And crucially, Malaysia did something that London and Washington normally frown on: they utterly castrated the army as a political institution. Though Malaysia has been, and is, authoritarian with engineered elections, no free press, and a very nasty police Special Branch, they chose to eschew mass murder as a tool of (domestic) politics (internationally, they were close to Suharto, and now are to the Burmese junta).

In Malaysia, the army is a non-factor, not even a political joke, since almost literally no one thinks about it, let alone worries about it wielding power. I once spent a week in a Malaysian hospital room overlooking an army base and never once observed anything more martial there than coed volleyball.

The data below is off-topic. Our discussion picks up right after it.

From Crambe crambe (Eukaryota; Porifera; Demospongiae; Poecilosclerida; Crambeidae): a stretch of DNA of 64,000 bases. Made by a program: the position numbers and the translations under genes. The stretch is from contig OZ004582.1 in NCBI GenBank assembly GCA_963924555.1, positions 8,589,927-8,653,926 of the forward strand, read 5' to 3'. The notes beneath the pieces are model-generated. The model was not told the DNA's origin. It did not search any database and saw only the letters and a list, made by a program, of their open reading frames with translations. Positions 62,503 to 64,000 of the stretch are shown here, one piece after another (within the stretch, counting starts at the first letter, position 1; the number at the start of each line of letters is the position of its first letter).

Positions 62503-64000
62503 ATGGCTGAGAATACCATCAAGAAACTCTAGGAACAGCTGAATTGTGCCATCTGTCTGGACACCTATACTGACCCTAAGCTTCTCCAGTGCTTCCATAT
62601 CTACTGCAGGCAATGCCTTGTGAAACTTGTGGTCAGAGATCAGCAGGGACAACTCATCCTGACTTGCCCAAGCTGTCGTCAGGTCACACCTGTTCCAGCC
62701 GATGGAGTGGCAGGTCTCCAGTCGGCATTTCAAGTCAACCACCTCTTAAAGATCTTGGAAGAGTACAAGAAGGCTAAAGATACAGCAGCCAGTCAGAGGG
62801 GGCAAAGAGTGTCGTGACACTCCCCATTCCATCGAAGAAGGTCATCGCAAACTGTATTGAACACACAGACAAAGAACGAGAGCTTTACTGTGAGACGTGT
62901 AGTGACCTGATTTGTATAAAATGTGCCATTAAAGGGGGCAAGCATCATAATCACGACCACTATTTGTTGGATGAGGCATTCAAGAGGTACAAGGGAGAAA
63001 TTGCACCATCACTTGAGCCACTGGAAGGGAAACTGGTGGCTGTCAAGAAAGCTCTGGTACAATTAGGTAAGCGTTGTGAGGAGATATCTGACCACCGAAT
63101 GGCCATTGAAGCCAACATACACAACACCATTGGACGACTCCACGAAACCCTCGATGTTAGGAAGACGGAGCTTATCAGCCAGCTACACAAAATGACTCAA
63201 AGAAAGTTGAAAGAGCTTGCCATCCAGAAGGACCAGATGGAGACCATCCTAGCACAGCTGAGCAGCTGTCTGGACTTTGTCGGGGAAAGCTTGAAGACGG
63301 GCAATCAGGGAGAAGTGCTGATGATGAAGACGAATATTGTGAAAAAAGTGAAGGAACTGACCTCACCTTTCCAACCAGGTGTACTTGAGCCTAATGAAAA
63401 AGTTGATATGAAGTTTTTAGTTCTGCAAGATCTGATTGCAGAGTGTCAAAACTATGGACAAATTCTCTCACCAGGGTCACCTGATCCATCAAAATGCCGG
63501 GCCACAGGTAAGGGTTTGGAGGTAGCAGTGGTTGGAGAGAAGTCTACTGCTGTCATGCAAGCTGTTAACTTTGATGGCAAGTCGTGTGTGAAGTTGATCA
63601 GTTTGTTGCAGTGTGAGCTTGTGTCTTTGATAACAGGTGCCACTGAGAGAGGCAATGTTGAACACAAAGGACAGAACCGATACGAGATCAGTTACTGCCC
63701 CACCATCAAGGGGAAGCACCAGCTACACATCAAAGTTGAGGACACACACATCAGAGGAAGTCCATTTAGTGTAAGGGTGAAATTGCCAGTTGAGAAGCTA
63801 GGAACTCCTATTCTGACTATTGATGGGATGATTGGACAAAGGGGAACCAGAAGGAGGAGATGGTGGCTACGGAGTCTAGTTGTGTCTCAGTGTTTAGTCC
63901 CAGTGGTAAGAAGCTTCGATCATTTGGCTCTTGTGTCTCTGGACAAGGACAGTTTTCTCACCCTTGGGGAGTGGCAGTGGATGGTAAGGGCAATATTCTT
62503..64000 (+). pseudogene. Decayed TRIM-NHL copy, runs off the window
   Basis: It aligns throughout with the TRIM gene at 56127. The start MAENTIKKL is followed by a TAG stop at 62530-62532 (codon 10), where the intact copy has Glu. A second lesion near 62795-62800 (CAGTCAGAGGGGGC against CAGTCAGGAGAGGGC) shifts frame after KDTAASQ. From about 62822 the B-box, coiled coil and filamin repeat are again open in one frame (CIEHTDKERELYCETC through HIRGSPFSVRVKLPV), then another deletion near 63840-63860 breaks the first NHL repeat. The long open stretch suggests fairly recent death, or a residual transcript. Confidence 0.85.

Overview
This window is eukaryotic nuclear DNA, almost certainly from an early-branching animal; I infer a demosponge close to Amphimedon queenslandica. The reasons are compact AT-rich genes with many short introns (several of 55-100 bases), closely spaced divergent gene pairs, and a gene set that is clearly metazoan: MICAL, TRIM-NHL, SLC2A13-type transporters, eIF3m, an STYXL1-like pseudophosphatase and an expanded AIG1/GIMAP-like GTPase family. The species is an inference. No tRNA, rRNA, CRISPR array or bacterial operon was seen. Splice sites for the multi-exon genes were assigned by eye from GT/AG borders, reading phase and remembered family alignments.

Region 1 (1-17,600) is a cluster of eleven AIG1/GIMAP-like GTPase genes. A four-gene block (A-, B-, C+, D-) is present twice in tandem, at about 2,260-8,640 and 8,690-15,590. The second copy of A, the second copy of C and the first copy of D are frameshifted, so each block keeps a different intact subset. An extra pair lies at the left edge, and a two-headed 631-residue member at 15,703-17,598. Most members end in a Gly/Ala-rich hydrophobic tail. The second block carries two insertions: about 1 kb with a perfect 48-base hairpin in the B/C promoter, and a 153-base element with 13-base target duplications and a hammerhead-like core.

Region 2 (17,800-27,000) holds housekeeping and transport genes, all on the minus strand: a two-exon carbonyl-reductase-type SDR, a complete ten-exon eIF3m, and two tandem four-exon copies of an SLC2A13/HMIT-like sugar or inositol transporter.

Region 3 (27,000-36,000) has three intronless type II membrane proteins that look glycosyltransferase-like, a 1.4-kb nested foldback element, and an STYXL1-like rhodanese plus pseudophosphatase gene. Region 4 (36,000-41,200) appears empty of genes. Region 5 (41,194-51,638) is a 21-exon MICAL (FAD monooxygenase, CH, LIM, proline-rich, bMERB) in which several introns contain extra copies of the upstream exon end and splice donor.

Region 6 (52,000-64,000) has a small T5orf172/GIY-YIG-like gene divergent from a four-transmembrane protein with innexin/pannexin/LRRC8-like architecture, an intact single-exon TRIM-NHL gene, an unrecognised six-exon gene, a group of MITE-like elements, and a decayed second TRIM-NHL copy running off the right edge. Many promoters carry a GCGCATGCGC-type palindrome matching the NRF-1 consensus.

What Jakarta and Washington (by proxy) have long done by usually having the guy pull the trigger, modern Malaysia has sought to do through more subtle repression and cooptation -- including the mounting of a tame, pro - government, Tamil political party (The Malaysian Indian Congress, MIC, whose leaders must also, at this moment, be sweating).

That regime formula is now in some trouble (in some part because, years ago, they got undisciplined and made the mistake of beating and jailing a complaining Deputy Prime Minister, Anwar Ibrahim, who is now out and mounting a challenge).

But the fact that they faced today's surprise popular surge and were able to hold their gun-fire shows that this is a regime that is still quite smart and disciplined.

They have come to understand that when poor people get rich enough to be strong but not rich enough to feel justly treated, those people become politically dangerous and should be handled with care.